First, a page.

How to Buy Bamboo Plants

Bamboo plants image by kevinrosseel/Morguefile.com

Overview

Many people associate bamboo with tropical regions. Many of the more than 200 bamboo species will thrive all over North America. If bamboo sounds right for your landscaping needs, research to determine if it will grow successfully in your climate. To ensure that the bamboo plants you purchase are high quality and healthy specimens, buy from a local nursery if possible. This will enable you speak with the plant nursery experts to get bamboo plant recommendations for your area and to examine the plant before you buy and make sure it is healthy.

Step 1

Visit a nursery and browse through the bamboo plants. If possible, speak with a nursery expert and ask for recommendations for your growing location and climate. Browse through the bamboo plant varieties the nursery offers. Examine the bamboo plants that are hardy to your growing area.

Step 2

Look at the rhizomes of the bamboo plant, if possible. If they are white or yellow and look slippery, the bamboo plant is healthy. If the rhizomes are dried and brown, the plant is unhealthy.

Step 3

Examine the bamboo culms also. The culms are bamboo shoots with side branches.The culms should grow larger both in diameter and height as the plant grows. The culms should also be colored and shaped similarly to the rest of the plant.

Step 4

Check the foliage of the bamboo plants. The leaves and branches of the bamboo plant are the least important indication of plant quality and health, but it is prudent to look at the foliage so you get a plant that has an overall appearance that is attractive to you.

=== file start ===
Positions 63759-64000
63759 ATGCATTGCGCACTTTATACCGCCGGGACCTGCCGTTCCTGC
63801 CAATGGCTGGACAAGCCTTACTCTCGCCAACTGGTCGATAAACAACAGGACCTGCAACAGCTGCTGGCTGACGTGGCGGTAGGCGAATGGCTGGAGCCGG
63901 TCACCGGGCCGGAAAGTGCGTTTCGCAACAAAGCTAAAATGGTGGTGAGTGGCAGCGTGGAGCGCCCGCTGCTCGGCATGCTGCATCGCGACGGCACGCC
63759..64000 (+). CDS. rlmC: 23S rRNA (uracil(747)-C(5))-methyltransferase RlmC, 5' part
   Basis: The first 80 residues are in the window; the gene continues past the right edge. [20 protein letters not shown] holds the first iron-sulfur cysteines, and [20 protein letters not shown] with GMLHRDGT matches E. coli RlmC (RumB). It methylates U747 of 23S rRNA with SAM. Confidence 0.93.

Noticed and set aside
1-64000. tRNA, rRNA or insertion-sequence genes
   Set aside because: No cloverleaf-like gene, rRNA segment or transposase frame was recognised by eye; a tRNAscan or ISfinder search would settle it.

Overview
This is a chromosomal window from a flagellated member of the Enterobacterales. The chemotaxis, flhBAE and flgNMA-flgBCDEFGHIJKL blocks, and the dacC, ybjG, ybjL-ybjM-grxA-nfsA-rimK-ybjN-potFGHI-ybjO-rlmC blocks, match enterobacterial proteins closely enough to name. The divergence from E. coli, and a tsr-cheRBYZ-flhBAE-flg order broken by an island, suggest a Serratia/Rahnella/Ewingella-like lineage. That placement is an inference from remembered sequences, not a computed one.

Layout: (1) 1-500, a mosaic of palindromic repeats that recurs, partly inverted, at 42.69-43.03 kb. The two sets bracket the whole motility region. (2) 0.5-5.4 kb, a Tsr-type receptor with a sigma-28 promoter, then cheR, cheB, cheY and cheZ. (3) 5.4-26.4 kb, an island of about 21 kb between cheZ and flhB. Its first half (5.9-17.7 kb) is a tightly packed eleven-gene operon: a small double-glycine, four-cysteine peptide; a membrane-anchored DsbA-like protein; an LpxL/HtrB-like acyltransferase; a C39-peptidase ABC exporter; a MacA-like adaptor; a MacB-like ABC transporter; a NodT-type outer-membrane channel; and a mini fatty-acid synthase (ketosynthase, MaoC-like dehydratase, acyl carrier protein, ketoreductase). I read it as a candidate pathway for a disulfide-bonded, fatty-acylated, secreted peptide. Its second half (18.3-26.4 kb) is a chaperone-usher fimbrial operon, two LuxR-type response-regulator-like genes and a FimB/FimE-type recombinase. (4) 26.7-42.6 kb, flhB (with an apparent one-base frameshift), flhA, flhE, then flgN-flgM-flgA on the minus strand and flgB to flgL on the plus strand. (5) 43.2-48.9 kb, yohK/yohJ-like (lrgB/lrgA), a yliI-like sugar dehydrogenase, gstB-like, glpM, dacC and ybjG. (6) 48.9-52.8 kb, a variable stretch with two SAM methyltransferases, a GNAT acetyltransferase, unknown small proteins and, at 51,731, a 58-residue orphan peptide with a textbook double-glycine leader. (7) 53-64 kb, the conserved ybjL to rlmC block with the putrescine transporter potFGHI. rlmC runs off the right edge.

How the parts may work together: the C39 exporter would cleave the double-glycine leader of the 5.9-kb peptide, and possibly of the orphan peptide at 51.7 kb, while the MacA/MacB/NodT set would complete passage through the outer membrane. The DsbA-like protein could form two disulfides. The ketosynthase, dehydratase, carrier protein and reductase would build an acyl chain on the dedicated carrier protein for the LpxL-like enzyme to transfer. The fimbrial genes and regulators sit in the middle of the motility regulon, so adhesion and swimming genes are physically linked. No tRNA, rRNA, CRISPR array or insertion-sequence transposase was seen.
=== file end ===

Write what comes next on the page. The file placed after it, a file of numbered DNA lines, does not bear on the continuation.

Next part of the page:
Step 5

Make your preliminary choice or choices and then consult once again with the nursery experts to ensure that the plants you have selected will grow successfully in your location.

References

  • Buying Bamboo
Keywords: 200 bamboo species, bamboo plants, bamboo plant varieties

About this Author

Kathryn Hatter is a veteran home-school educator and regular contributor to "Natural News." She is an accomplished gardener, seamstress, quilter, crocheter, painter, cook, decorator and digital graphics creator and she enjoys technical and computer gadgets. Hatter's Internet publications specialize in natural health and she plans to continue her formal education in the health field, focusing on nursing.

Photo by: kevinrosseel/Morguefile.com